Leafy greens like spinach and Swiss chard have deep root systems that pull moisture from deep within the soil, reducing their reliance on frequent watering.

Techniques for Drought-Proofing Your Garden

To cultivate a thriving garden under drought conditions, adopting certain strategies can make a significant difference in how well your plants grow and how much water they require.

Soil Preparation

Start with enhancing the soil’s structure by incorporating organic matter such as compost or aged manure, which increases its ability to retain moisture.

Applying a layer of mulch around your plants will also help to minimize evaporation, keep the soil cool, and reduce weed growth that would otherwise compete for water.

Water Conservation Strategies

Irrigation methods: Switch to drip irrigation or soaker hoses to deliver water directly to the roots where it’s most needed, reducing waste through evaporation or runoff. Watering early in the morning or late in the evening will also reduce water loss.

Water collection methods: Install rain barrels to capture runoff from your roof. Using this collected rainwater for your garden not only conserves your municipal water supply but is also better for your plants as it is free from chlorine and other chemicals.

Appropriate Plant Grouping

Group plants with similar water needs together. This technique, known as “hydrozoning,” optimizes water usage and ensures that only the plants that require a lot of water receive it, avoiding wasteful watering of more drought-tolerant plants.

Choice of Planting Time

Planting during the early spring or fall can take advantage of the natural rainfall patterns, lessening the need for supplemental watering.

This timing also allows plants to establish themselves and strengthen their root systems before the drier months.

Use of Shade and Windbreaks

Strategic placement of plants can protect them from the drying effects of the wind and sun. Use taller plants or structures like trellises to cast shadows over smaller, more vulnerable plants.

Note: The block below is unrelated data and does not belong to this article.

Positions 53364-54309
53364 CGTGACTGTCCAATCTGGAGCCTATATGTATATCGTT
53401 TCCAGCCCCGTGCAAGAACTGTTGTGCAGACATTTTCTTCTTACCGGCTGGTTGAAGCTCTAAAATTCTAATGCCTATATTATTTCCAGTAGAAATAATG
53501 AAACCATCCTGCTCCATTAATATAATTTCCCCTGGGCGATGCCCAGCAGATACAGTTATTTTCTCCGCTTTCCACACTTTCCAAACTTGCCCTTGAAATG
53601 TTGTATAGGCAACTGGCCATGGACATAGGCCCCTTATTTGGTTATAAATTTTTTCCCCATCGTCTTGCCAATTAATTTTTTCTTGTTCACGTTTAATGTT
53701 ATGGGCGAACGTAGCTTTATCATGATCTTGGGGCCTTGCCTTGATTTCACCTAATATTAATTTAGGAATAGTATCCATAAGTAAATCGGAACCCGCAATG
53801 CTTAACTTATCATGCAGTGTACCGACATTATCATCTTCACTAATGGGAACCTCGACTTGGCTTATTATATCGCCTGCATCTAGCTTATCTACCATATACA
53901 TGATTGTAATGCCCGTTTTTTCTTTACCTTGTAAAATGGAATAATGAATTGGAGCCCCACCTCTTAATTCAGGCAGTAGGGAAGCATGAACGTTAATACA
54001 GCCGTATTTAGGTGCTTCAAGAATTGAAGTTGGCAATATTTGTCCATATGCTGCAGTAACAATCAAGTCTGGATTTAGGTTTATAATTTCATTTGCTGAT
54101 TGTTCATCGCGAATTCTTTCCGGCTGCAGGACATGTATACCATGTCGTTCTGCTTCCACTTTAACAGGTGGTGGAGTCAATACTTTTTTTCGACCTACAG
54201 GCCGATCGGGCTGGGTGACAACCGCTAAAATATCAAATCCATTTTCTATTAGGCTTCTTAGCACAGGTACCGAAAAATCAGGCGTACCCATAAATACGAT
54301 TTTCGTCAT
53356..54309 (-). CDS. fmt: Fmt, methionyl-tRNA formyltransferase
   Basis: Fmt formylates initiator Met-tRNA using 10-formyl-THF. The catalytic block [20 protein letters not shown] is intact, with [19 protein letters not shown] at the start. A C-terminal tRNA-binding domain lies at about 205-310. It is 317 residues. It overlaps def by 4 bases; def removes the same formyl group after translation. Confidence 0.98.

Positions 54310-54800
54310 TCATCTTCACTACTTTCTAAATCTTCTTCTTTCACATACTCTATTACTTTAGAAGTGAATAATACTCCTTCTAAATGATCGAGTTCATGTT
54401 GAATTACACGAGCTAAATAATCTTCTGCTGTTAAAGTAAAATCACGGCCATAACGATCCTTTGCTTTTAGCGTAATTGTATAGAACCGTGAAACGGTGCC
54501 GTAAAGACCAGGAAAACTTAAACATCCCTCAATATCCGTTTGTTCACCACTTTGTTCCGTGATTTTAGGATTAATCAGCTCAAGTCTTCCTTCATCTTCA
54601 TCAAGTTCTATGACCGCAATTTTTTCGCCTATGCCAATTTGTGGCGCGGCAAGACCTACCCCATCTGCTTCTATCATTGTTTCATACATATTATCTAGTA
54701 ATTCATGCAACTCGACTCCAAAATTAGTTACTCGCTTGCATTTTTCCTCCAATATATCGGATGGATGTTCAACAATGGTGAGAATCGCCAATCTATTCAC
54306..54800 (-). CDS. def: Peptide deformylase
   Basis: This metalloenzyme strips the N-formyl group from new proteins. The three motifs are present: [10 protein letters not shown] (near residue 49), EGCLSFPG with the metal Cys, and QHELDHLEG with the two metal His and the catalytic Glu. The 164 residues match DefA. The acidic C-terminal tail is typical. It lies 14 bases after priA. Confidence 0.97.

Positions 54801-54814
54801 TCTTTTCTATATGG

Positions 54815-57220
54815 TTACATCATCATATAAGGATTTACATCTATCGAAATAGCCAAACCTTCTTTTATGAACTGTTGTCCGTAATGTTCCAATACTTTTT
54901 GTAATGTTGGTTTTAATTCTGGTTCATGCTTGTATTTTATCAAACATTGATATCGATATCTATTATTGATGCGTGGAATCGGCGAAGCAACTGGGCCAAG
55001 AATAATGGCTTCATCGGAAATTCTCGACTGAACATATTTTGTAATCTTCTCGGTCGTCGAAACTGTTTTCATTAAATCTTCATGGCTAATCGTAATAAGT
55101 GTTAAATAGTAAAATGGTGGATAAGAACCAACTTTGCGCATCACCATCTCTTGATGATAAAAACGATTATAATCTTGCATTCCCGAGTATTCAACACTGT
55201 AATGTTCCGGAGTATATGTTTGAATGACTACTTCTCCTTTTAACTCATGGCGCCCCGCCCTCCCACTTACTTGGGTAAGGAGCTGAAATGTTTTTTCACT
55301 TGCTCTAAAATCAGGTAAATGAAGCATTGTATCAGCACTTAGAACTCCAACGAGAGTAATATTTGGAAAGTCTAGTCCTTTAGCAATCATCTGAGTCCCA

Advanced Strategies for Sustainable Drought-Tolerant Gardening

Implementing permaculture principles can dramatically increase your garden’s resilience. Design your garden to mimic the efficiency of natural ecosystems:

Permaculture Techniques

Include diverse layers such as ground cover, shrubs, and trees, which can create a microclimate that retains moisture in the soil.


Further refine your hydrozoning strategy by positioning plants according to their water needs based on their location within your landscape.

Drought-Tolerant Companion Planting

Certain plant combinations can improve overall soil moisture levels. For example, planting beans near corn can help shade the soil, reducing moisture loss while the corn benefits from the nitrogen beans fix in the soil.

Adopting drought-tolerant vegetables and efficient watering practices can transform your gardening experience.

Not only do these methods conserve precious resources, but they also build a garden capable of sustaining itself with minimal intervention.

As water becomes an ever more valuable commodity, the ability to grow food efficiently will become increasingly important.

Sharing is caring!